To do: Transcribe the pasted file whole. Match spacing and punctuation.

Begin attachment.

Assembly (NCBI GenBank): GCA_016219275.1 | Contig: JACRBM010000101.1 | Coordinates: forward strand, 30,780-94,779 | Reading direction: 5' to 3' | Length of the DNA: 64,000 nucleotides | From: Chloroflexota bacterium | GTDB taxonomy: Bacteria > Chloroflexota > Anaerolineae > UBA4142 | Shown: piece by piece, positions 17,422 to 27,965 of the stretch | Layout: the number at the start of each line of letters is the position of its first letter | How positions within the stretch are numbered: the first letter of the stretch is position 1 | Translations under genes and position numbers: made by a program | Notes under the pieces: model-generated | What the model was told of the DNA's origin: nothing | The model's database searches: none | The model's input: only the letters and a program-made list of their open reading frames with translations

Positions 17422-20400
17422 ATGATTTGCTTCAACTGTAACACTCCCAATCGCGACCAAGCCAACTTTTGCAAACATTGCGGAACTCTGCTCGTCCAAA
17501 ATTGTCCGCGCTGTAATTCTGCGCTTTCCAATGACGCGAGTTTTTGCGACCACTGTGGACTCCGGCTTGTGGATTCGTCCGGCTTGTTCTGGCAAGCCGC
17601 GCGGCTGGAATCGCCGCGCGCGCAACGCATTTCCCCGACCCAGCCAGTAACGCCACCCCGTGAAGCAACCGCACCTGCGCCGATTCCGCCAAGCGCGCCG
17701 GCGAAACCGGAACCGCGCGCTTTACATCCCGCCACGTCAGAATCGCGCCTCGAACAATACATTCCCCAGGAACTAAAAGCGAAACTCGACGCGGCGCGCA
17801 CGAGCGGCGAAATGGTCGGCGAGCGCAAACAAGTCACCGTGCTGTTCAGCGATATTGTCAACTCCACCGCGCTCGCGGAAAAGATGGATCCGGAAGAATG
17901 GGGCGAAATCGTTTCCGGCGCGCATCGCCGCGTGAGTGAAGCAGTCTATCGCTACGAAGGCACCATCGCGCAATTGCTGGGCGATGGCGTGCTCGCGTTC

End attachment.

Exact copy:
Assembly (NCBI GenBank): GCA_016219275.1 | Contig: JACRBM010000101.1 | Coordinates: forward strand, 30,780-94,779 | Reading direction: 5' to 3' | Length of the DNA: 64,000 nucleotides | From: Chloroflexota bacterium | GTDB taxonomy: Bacteria > Chloroflexota > Anaerolineae > UBA4142 | Shown: piece by piece, positions 17,422 to 27,965 of the stretch | Layout: the number at the start of each line of letters is the position of its first letter | How positions within the stretch are numbered: the first letter of the stretch is position 1 | Translations under genes and position numbers: made by a program | Notes under the pieces: model-generated | What the model was told of the DNA's origin: nothing | The model's database searches: none | The model's input: only the letters and a program-made list of their open reading frames with translations

Positions 17422-20400
17422 ATGATTTGCTTCAACTGTAACACTCCCAATCGCGACCAAGCCAACTTTTGCAAACATTGCGGAACTCTGCTCGTCCAAA
17501 ATTGTCCGCGCTGTAATTCTGCGCTTTCCAATGACGCGAGTTTTTGCGACCACTGTGGACTCCGGCTTGTGGATTCGTCCGGCTTGTTCTGGCAAGCCGC
17601 GCGGCTGGAATCGCCGCGCGCGCAACGCATTTCCCCGACCCAGCCAGTAACGCCACCCCGTGAAGCAACCGCACCTGCGCCGATTCCGCCAAGCGCGCCG
17701 GCGAAACCGGAACCGCGCGCTTTACATCCCGCCACGTCAGAATCGCGCCTCGAACAATACATTCCCCAGGAACTAAAAGCGAAACTCGACGCGGCGCGCA
17801 CGAGCGGCGAAATGGTCGGCGAGCGCAAACAAGTCACCGTGCTGTTCAGCGATATTGTCAACTCCACCGCGCTCGCGGAAAAGATGGATCCGGAAGAATG
17901 GGGCGAAATCGTTTCCGGCGCGCATCGCCGCGTGAGTGAAGCAGTCTATCGCTACGAAGGCACCATCGCGCAATTGCTGGGCGATGGCGTGCTCGCGTTC